The Galena team hopes to fly to Fairbanks on Friday, where they may be able to complete the last two Alaska Annual Maintenance Visits (AMVs) before returning home. Those two AMVs remain incomplete because they were inaccessible on previously scheduled attempts to reach them this year. But our highest and first priority is to get these two sites near Galena up and running. A lot of resources have been invested in preparing for this, and everyone wants to see it done.
Working in Alaska requires a lot of planning, but even the best laid plans can fail up here. The biggest source of uncertainty is transportation, which often involves small aircraft, and is subject to delays and cancellations due to mechanical issues and weather.
Being new to working in Alaska in support of the USCRN, I have already learned that the success of the program is built on relationships fostered by the ARL staff. When it comes to shipping, transportation, storage, and all the other logistics that go into running the CRN, the most valued currency in Alaska is good will. We get A LOT of support from people who live and work in Alaska, and without their willingness to help, the USCRN would suffer greatly. These people are willing to help due in large part because ARL technicians and engineers are respectful of the ways that things work in Alaska.
Tuesday, August 29, 2023
The aircraft arrived yesterday at about noon. After four flights and a lot of loading and unloading, the first team and all of their equipment is at the Galena site! The second team finished preparing for the next day’s flights to the Huslia site at about 10 pm, and was asked by the pilot to be ready to go by seven the next morning. Two people will fly to the site on the first flight, and begin surveying and setting up camp, and the other two will remain behind to load equipment for the subsequent flights. We may have one person fly back and forth with the equipment, because loading and unloading some of the heavier equipment requires more than three people.
Wednesday, August 30, 2023
Mark, John, Brandon, and Chuck are at the Huslia site, along with all the gear. Camp is setup, and the equipment has been transported from the lake to the station location. It is almost 100 yards from the lake edge to the location of our camp and the station, on high and dry ground above the lake, and we made the trip many times, often carrying very heavy loads.
It was a long back-breaking day. Choosing a spot to get ashore and moving all the gear off the plane onto shore also proved more difficult than anticipated, as the lake was too deep to stand in, and in most places the shore consisted of a grass-covered swamp. The first step that Mark Hall took off the plane left him stuck in the soft-bottomed lake above his waist, with flooded hip boots. Both teams each have one person who has gotten wet, as Josh also got soaked while unloading.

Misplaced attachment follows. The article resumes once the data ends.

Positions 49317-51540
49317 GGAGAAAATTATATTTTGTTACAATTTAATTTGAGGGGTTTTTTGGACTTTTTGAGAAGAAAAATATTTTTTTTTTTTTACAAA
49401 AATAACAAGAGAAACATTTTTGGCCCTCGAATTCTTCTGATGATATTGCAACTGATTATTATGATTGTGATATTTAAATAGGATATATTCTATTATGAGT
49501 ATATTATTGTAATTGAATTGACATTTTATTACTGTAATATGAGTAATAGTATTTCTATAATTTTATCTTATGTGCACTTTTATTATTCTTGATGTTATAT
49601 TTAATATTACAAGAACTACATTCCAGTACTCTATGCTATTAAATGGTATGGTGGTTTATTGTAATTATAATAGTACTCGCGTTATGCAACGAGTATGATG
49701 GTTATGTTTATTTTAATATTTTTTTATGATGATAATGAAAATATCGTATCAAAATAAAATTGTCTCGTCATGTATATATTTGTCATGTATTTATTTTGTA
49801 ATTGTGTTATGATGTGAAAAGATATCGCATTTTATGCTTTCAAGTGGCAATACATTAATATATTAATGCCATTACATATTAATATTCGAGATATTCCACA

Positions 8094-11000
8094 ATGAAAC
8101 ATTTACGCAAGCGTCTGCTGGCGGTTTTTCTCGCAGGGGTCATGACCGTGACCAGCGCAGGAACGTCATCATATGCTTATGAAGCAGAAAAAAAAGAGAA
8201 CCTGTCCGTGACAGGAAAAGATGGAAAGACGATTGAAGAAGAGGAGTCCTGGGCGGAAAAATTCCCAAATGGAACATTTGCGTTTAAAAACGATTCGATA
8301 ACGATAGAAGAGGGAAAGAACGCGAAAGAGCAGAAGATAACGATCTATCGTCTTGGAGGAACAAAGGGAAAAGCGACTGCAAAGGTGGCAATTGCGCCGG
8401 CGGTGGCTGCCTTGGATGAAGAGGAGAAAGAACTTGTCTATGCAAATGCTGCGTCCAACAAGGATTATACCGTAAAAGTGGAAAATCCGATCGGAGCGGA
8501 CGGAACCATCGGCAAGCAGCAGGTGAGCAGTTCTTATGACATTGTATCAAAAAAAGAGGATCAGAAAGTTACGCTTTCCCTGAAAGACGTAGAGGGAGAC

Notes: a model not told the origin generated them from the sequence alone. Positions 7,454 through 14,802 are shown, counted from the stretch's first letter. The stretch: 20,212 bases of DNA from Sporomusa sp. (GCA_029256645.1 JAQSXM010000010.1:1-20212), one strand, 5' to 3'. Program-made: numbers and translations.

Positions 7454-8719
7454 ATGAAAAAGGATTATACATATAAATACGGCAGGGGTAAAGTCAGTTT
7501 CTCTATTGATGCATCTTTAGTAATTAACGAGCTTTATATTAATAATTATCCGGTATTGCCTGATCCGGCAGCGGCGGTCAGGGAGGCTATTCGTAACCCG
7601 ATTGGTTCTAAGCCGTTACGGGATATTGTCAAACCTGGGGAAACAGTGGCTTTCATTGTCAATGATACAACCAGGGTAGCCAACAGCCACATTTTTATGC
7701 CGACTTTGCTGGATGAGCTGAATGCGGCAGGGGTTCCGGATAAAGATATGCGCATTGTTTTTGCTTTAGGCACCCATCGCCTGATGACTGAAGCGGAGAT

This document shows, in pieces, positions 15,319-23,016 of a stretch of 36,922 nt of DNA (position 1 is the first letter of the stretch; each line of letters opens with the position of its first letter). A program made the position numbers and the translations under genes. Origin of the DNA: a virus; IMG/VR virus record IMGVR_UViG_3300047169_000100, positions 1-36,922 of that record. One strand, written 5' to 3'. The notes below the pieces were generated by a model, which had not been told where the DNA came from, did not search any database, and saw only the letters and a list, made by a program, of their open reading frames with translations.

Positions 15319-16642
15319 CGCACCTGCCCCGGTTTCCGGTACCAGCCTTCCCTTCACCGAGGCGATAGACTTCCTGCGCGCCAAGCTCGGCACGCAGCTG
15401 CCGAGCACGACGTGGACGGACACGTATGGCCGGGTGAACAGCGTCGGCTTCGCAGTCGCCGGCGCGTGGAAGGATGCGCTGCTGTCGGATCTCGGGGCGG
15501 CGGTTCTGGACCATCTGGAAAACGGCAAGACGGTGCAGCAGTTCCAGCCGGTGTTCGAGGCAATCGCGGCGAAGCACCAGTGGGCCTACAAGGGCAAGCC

We have picked out spots for the solar panel array, the insulated power station box for the batteries and the methanol fuel cell generator, the meteorological tower, and the precipitation gauges and their wind shield. Tomorrow we begin putting it all together. 10 pm here and still light out. Full stomach, tired legs, and a sore back. Glad to be laying in a warm, dry tent.
Late Wednesday, August 30, 2023
The first team finished up and was shuttled out on Wednesday. The second team pushed hard on Wednesday, because the Fish and Wildlife pilots wanted to pick us up beginning on Thursday morning. The weather was forecast to worsen on Friday, potentially making it unsafe to fly us back to Galena. One of the pilots also wanted to leave Galena for a funeral. So, we were on the clock. We worked until 10:30 pm, ate dinner, went to bed at midnight, and were up again at 6am Thursday.
Thursday, August 31, 2023
On Thursday morning, we skipped breakfast, finished installing and validating the precipitation gauges, and finished up on the logger and meteorological sensors on the tower.
We then started packing everything up, waiting for aircraft, and hauling our stuff back to the lake. Three flights, using two different aircraft, were required to bring us all back to Galena where the first team was waiting for us. I was completely exhausted. We unloaded and then it was back to the bunkhouse, where I took a much needed nap.
The Cafe in Galena, which is the only restaurant in town, has burger night on Thursday and Friday. Burger night is the only night they serve dinner, and the only thing on the menu is burgers. But the people that run the place are friendly, and the burgers are delicious. So we ordered burgers, and ate them back at the bunkhouse.
About the US Climate Reference Network.
The USCRN program aims to provide a continuous series of climate observations for monitoring trends in the nation’s climate and supporting climate-impact research. The U.S. Climate Reference Network (USCRN) is a systematic and sustained network of climate monitoring stations with sites across the conterminous U.S., Alaska, and Hawaii. These stations use high-quality instruments to measure temperature, precipitation, wind speed, soil conditions, and more.
USCRN stations are managed and maintained by the Air Resources Laboratory, NOAA Office of Oceanic and Atmospheric Research. Oak Ridge Associated Universities (ORAU) provides engineering and technical support for USCRN. The National Centers for Environmental Information maintains and distributes the USCRN observations and derived climate products.